Gujju’s Cafe & Chaat House, Shop 2, 1 Watton St, Werribee. Phone: 9571 1188
Gujju’s is a sibling for a longer established and identically named establishment in East Malvern.
It’s been in Werribee for a while, so we’ve taken our time in getting here.
It’s at the other end of Watton from where most of this locale’s Indian eateries are located.
And we’re delighted to find it open on a Monday night when we just happen to be in the area and up for dinner.
Truth is, though, a single visit by CTS father and son barely scratches the surface of what’s available at this all-vegetarian outfit.
The voluminous lists cover more than 40 regular chaat dishes, almost 20 Indo-Chinese chaat dishes and seemingly as many again possible selections of the dosa and uttapam varieties.
There’s also a range of Gujarati thalis available ranging in price from $19 to $25.
I tried the cheapest of those on an earlier, solo visit and was somewhat perplexed and unimpressed – perhaps because the Gujarati flavours and texture were quite different from those we regularly partake of in the Indian province of West Footscray.
So tonight for the CTS lads it’s the snacky joys of chaat all the way.
Specifically, I am keen to reinforce connections and join dots for Bennie between his ever-loving burgers and more multi-cultural and spicy and exotic foods.
So that’s why we order one each of the Guuju’s dabeli ($7.90) and cheese dabeli ($8.90), described on the menu as “unique Indian burgers”.
According to this post on wikipedia, dabelis are:
“A snack food of India, originating in the Kutch or Kachchh region of Gujarat. It is a spicy snack made by mixing boiled potatoes with a dabeli masala, and putting the mixture between pav (burger bub) and served with chutneys made from tamarind, date, garlic, red chilies, etc. and garnished with pomegranate and roasted peanuts.”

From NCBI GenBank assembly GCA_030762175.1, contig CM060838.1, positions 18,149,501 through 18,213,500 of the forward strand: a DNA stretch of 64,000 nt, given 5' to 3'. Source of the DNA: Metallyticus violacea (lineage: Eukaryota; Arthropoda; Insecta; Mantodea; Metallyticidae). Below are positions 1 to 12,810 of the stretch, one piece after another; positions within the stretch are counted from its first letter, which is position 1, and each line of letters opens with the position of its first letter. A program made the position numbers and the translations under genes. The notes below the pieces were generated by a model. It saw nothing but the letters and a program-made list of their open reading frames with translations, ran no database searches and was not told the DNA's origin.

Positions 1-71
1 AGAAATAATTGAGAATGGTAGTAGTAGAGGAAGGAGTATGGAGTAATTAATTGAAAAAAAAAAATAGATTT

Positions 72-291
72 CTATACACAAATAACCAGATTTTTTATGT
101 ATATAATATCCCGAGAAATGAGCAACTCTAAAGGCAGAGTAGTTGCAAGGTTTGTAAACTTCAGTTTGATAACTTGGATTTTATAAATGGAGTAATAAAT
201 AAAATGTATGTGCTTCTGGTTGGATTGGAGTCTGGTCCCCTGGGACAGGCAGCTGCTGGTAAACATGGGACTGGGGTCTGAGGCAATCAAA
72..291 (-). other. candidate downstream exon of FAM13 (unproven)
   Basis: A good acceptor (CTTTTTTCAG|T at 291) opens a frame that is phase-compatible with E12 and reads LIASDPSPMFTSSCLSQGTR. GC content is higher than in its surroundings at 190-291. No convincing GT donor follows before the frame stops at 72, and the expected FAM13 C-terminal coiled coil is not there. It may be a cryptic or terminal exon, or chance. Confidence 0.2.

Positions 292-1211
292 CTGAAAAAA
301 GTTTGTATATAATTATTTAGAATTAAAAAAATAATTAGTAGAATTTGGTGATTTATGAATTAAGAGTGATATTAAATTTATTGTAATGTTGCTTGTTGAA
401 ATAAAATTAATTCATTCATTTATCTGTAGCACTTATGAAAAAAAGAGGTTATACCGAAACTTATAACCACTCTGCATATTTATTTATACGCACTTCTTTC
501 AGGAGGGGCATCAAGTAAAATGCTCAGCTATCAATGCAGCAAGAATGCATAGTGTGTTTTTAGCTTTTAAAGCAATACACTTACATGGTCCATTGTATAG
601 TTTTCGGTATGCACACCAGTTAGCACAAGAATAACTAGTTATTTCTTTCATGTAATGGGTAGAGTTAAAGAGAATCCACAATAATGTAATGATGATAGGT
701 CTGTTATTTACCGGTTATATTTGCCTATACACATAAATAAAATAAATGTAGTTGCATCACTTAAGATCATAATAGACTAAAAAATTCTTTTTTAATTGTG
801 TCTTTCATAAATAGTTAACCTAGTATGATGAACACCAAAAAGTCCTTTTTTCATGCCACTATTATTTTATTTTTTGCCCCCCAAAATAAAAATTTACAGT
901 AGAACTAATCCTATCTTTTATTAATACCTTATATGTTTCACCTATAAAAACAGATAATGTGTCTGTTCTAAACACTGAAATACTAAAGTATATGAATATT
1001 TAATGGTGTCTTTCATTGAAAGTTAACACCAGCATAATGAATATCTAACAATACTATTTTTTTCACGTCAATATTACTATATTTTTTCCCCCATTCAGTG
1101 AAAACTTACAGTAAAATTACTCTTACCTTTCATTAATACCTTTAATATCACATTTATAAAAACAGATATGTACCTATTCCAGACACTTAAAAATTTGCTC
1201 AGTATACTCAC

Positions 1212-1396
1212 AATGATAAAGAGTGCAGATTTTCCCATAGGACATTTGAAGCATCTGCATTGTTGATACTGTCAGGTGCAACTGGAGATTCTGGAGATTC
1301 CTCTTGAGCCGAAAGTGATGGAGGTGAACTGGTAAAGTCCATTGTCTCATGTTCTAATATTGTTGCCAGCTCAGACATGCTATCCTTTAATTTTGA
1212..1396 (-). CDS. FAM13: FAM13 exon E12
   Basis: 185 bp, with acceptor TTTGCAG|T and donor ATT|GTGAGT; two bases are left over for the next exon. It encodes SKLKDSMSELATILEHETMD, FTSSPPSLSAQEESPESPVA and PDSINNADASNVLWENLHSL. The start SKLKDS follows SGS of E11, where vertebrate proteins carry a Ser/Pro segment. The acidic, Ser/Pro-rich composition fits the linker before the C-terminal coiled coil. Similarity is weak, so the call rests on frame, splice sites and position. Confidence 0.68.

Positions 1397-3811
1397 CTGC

And that’s pretty much what we get – mere words, however, do them an injustice.
Here is the plain debali we share.
In addition to the above-listed ingredients, there is also much sev (crunchy noodles).
Sandwiched between the halves of a quite delicate, brought-in white bun, the ingredients amount to a flavour and texture sensation unlike anything we’ve ever before consumed.
The spice levels are profound yet mild.
The peanuts and the sev add crunch.
The cheese debali is identical except for the cheese!
And the cheese is quite cheesy and abundant, meaning this debali actually reminds us of a regular burger.
Neither of us have much use for the accompanying tamarind chutney but we’ve enjoyed our, um, “burgers” very, very much.
Having had some idea what we would be served, the surprise element is low for myself.
But for Bennie, the very concept of “vegetarian burgers” has summoned up nightmare visions of regular burger makings + lentil patties.
So, yes, I’ve really, really enjoyed his surprise and delight at having his low, grim expectations defied!
Our debalis have been quite filling but we also enjoy another chaat selection chosen at the suggestion of our server as being one of the restaurant’s more popular dishes.
Hyderabad tikki chaat ($8.90, top photo) is described as “tikki (i.e. cutlet or rissole) made of potatoes, spinach, stuffed with channa dal and dryfruit masala and topped with chutneys and curd”.
We like it a lot.
The tikkis are delicate and there’s a lot of liquid of one sort or another – this comes across to us as a form of dumpling soup!
There’s so much to explore at Gujju’s, we devoutly wish it WAS situated in the Indian province of West Footscray.